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Vince Rizzo (Andy Garcia) is a prison guard who has lived on City Island all his life, but secretly wishes to be an actor. Instead of sharing his dream with his volatile wife Joyce (Julianna Margulies), he pretends he is playing pokerto attend acting classes in Manhattan. When Vince is asked to share his deepest secret with his acting partner Molly (Emily Mortimer) in preparation for a workshop, he decides to admit responsibility for his grown up ex-con son Tony (Steven Strait), who he himself has only just met and has kept secret from family. But his wife, his teenage son Vince Jr. (Ezra Miller) and daughter Vivian (Dominik Garcia-Lorido) have their own secrets which all start to unravel when Vince brings Tony home.

Review by Louise Keller:
Everyone has a secret in this engrossing drama in which truth and lies are a double edged sword. A prison guard who wants to be an actor, a wife who craves passion, an actress who wants to believe pretending means the truth never existed and an ex-crim son who uses pretence as a survival tool are some of the characters we meet on City Island, where angst bubbles under the surface of the tranquil fishing-village environment. There's a beating pulse to this emotionally complex story and writer director Raymond De Felitta has created a wonderful, involving film with flawed characters we understand and with whom we empathise. When the secrets start to unravel like a tightly coiled ball of wool with which a kitten has toyed, the result is an emotional powerhouse.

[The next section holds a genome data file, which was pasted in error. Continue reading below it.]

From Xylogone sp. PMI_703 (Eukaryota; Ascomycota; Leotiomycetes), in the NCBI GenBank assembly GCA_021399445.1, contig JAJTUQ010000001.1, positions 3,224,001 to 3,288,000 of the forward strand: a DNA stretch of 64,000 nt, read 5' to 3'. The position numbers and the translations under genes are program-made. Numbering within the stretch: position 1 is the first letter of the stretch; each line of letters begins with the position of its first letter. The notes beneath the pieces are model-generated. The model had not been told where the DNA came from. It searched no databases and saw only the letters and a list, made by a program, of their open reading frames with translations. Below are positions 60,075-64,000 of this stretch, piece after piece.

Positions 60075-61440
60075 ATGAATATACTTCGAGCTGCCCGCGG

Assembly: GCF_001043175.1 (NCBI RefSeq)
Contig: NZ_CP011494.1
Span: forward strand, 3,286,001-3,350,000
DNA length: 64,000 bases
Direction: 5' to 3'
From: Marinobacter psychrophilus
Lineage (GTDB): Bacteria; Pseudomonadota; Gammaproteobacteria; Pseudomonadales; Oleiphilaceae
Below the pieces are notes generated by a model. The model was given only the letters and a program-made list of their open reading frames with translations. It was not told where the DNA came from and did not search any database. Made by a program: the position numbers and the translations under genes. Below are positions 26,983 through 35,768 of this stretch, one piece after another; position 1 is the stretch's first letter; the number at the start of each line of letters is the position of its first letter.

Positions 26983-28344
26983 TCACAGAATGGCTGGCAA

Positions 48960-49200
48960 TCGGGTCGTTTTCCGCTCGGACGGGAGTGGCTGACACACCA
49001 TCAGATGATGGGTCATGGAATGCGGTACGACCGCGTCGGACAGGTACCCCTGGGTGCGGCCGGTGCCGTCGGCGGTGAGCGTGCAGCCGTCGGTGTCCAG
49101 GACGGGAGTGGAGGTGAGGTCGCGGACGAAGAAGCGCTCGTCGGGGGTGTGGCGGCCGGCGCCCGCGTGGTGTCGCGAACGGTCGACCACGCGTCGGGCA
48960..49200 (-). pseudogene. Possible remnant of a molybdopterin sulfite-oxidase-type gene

There are two kinds of people who live on City Island: those who have always lived there and newcomers. Garcia's Rizzo is one of the former and he loves his home. He also loves his wife and family but is a bad communicator. It's a top-shelf cast and Garcia is at his best in this role which sees him as a volatile husband, angry father, tentative actor and vulnerable human being. The scene in which Rizzo goes to his first acting audition is a highlight - from the hilarity of his Brando impersonation in the first few awkward moments to the intimidating conclusion.

The kind of humour we encounter is the kind that is only funny when it is not happening to us. Many of the revelations come as the result of emotional pain. Julianna Margulies is a knockout as Rizzo's highly strung wife Joyce; Emily Mortimer, stunning as the fragile Molly who gives Rizzo the confidence he needs when he needs it most; and Steven Strait perfect as the story's catalyst Tony, the son Rizzo has never accepted - until now. There's chemistry too, between Joyce and Tony, of which they are both acutely aware. Every character plays a part in the web of deceit - including Rizzo's teenage kids: Vince Jr (Ezra Miller), caught up in his fantasy about overweight women and buxom daughter Vivian (impressively played by Andy Garcia's daughter Dominik Garcia-Lorido), secretly working as a pole dancer in a strip club.

All the story strands converge in an almost farcical scene at night, in which husband, wife, friend, estranged son and teenage kids reveal their secrets and expose their demons. It's a satisfying conclusion to a terrific film that throws a positive light on the human condition and one that is thoroughly enjoyable at that.

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(US, 2009)

CAST: Andy Garcia, Julianna Margulies, Steven Strait, Dominik García-Lorido, Ezra Miller, Emily Mortimer, Alan Arkin

PRODUCER: Raymond De Felitta, Andy Garcia, Zachary Matz, Lauren Versel

DIRECTOR: Raymond De Felitta

SCRIPT: Raymond De Felitta

EDITOR: David Leonard

MUSIC: Jan A.P. Kaczmarek


RUNNING TIME: 100 minutes



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